Prescription drug inflation has stabilized when generics are factored in, but the dramatic price rollbacks he once teased have not materialized. In his speech the president highlighted another executive order directing Medicare to pay no more than what other nations pay for medications, but it remains yet to be seen how that policy will work in practice, if it can overcome fierce opposition from the drug industry.
Trump said millions of Medicare recipients will soon receive a card in the mail containing $200 that they can use to help pay for prescription medications. “I will always take care of our wonderful senior citizens,” he promised. No detail was immediately available on when seniors would get such a card or how the cost of the assistance would be paid for.
More broadly, the number of uninsured Americans started edging up under Trump even before job losses in the economic shutdown to try to contain the coronavirus pandemic. Various studies have tried to estimate the additional coverage losses this year, but the most authoritative government statistics have a long time lag. Larry Levitt of the nonpartisan Kaiser Family Foundation says his best guess is “several million.”
Meanwhile, Trump is pressing the Supreme Court to invalidate the entire Obama health law, which provides coverage to more than 20 million people and protects Americans with medical problems from insurance discrimination. That case will be argued a week after Election Day.
The death of Supreme Court Justice Ruth Bader Ginsburg has added another layer of uncertainty. Without Ginsburg, there’s no longer a majority of five justices who previously had voted to uphold the ACA.
Democrats, unable to slow the Republican march to Senate confirmation of a replacement for Ginsburg, are ramping up their election-year health care messaging. It’s a strategy that helped them win the House in 2018.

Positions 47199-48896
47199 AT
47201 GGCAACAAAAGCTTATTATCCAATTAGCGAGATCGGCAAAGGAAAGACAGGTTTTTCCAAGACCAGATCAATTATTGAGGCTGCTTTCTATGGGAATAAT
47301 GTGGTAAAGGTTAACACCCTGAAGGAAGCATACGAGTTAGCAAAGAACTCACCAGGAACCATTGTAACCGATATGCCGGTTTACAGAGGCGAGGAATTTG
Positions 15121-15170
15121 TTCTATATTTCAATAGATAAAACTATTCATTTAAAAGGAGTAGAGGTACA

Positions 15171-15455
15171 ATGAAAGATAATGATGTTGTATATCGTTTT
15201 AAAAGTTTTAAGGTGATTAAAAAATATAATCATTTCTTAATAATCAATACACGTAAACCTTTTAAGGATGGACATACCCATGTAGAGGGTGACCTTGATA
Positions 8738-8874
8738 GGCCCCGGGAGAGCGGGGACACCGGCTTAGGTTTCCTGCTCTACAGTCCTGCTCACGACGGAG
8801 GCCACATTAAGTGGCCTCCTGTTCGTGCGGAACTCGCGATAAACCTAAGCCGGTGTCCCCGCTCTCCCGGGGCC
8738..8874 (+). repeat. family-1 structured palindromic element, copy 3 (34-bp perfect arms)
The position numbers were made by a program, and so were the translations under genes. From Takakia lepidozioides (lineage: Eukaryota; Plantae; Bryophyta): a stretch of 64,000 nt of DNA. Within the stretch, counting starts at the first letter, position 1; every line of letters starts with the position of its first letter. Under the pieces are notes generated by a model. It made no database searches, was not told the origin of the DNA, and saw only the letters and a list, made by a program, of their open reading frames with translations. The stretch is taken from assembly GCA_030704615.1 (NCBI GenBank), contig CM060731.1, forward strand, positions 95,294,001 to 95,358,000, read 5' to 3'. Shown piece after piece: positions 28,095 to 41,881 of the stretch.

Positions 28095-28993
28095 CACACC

A recent Kaiser Foundation poll found Biden had an edge over Trump among registered voters as the candidate with the better approach on making sure everyone has access to health care and insurance, 52% to 40%. The gap narrowed for lowering costs of health care: 48% named Biden, while 42% picked Trump.
Trump unveiled his agenda at the start of a two-day swing to several battleground states, including the all-important Florida. There, he held a rally in Jacksonville and was to court Latino voters at an event in Doral on Friday. From there, Trump will court black voters in Atlanta and attend a fundraiser at his Washington hotel before ending Friday with another rally in Newport News, Virginia.
The scramble to show concrete accomplishments on health care comes as Trump is chafing under criticism that he never delivered a Republican alternative to Obamacare.
“We’ve really become the healthcare party — the Republican Party — and nobody knows that,” he said Thursday. “The news doesn’t talk about it.”
In The News
WASHINGTON -- A top Transportation Security Administration official gave an upbeat outlook to Congress Wednesday for a return to normal travel habits as the COVID-19 pandemic subsides in the United States. He said the agency would continue its pandemic health and safety procedures but did not... Read More
WASHINGTON — After a federal judge ruled on Wednesday the Centers for Disease Control and Prevention moratorium on evictions exceeded the agency's authority, the Department of Justice announced it would appeal the decision. U.S. District Court Judge Dabney Friedrich authored the 20-page opinion accompanying the ruling.... Read More
About 6 miles outside of a tiny town called Granby, Colo., is a little ranching community called C Lazy U Ranch nestled 8,000 feet high aside the cusp of the towering Rocky Mountains. Entering the ranch is a dusty dirt road that leads to a vista... Read More
WASHINGTON - The Biden administration announced Wednesday that it will support efforts to waive intellectual property protections for COVID-19 vaccines in an effort to speed the end of the pandemic. United States Trade Representative Katherine Tai announced the government’s position in written statement, amid World Trade... Read More
MISSION, Kan. (AP) — After more than a year of fretting over her 13-year son with a rare liver disease, Heather Ousley broke into tears when she learned that he and millions of other youngsters could soon be eligible for the COVID-19 vaccine. "This day is... Read More
Nathan Moose, a member of the Oglala Sioux Tribe, developed permanent lung damage equivalent to that of a heavy smoker, despite never having smoked a day in his life. Moose was an employee of a casino for 11 years that allowed indoor smoking, and in 2013... Read More